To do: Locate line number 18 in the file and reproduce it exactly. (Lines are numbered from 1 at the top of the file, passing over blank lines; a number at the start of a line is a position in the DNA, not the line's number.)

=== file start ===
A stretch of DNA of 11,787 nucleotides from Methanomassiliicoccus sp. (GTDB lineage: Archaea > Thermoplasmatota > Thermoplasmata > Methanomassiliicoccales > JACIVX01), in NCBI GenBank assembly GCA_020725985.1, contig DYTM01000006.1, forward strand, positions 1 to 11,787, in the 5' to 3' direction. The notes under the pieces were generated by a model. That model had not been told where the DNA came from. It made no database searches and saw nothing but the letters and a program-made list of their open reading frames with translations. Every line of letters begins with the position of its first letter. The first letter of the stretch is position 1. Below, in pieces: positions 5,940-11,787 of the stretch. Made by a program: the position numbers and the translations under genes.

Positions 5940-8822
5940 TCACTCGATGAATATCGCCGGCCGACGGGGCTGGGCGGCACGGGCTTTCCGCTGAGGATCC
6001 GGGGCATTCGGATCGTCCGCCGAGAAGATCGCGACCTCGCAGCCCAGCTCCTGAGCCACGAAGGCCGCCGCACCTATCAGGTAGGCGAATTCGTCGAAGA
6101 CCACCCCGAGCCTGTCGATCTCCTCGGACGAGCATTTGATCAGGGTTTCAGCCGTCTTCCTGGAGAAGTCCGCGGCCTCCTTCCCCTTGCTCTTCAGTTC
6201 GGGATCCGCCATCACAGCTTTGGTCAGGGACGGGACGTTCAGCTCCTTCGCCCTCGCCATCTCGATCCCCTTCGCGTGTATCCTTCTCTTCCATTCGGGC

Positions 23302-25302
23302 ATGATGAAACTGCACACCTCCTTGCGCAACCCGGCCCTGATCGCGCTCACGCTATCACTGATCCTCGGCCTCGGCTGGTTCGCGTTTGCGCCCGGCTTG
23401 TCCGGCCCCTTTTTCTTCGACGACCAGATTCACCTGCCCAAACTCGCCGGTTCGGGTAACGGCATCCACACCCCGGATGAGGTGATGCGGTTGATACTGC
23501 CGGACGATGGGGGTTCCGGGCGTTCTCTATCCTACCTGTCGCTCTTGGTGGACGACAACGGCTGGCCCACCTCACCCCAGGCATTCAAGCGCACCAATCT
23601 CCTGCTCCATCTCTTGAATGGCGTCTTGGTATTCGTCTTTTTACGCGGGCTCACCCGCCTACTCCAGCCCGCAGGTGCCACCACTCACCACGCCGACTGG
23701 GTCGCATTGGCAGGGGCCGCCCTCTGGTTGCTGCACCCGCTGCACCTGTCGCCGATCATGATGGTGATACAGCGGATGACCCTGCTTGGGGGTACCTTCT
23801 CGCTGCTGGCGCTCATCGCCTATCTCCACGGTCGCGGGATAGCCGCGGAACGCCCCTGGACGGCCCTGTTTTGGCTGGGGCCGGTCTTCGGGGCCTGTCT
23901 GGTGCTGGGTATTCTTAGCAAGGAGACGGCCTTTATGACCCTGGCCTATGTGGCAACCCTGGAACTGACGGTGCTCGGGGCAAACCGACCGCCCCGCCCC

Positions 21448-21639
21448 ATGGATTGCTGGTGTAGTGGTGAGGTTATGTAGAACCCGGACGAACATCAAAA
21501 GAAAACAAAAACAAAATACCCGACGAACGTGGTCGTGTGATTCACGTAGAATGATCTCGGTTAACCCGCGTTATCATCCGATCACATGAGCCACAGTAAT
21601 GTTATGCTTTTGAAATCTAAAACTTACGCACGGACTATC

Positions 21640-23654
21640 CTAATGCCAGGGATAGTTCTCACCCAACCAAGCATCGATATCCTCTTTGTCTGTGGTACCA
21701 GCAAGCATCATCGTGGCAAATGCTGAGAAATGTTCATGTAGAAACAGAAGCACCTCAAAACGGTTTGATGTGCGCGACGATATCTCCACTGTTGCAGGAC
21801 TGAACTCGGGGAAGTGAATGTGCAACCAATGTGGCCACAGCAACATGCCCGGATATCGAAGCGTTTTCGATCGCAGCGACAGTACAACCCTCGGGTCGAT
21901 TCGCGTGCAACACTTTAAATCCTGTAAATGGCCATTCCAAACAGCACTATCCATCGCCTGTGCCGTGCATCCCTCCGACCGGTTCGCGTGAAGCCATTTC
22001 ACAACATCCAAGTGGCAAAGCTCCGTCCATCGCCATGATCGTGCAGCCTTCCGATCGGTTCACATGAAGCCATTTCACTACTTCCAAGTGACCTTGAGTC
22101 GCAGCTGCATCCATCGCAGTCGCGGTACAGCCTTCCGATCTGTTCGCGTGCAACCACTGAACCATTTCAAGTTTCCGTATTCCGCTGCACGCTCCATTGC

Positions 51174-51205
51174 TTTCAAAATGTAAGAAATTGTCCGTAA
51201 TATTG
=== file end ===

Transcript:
21601 GTTATGCTTTTGAAATCTAAAACTTACGCACGGACTATC